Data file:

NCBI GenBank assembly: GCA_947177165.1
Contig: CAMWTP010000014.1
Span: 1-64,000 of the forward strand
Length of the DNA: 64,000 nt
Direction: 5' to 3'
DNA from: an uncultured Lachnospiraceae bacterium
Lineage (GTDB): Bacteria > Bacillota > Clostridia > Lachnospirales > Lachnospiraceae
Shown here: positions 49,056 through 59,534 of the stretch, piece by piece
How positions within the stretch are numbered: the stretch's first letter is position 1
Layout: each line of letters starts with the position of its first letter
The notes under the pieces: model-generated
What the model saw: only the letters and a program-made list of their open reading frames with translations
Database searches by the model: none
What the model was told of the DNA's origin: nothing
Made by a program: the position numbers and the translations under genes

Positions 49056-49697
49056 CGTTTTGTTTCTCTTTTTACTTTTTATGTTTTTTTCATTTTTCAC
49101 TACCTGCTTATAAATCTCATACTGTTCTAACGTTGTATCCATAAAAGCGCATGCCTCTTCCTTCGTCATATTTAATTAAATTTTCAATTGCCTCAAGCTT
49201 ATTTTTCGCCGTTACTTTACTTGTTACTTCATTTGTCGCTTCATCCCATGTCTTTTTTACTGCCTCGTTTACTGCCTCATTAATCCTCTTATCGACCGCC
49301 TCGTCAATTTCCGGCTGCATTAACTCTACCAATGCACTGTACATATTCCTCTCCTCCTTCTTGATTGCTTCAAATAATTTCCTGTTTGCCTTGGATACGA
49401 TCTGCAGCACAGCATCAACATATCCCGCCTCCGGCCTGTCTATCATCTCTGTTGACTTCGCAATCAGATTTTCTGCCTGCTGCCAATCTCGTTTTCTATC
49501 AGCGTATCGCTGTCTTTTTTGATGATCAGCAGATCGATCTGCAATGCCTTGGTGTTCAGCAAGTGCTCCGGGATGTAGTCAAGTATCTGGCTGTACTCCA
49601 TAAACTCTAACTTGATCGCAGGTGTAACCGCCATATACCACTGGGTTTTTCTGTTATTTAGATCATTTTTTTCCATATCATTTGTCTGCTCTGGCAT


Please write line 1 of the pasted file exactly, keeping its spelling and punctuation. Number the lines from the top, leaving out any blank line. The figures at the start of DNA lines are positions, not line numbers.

NCBI GenBank assembly: GCA_947177165.1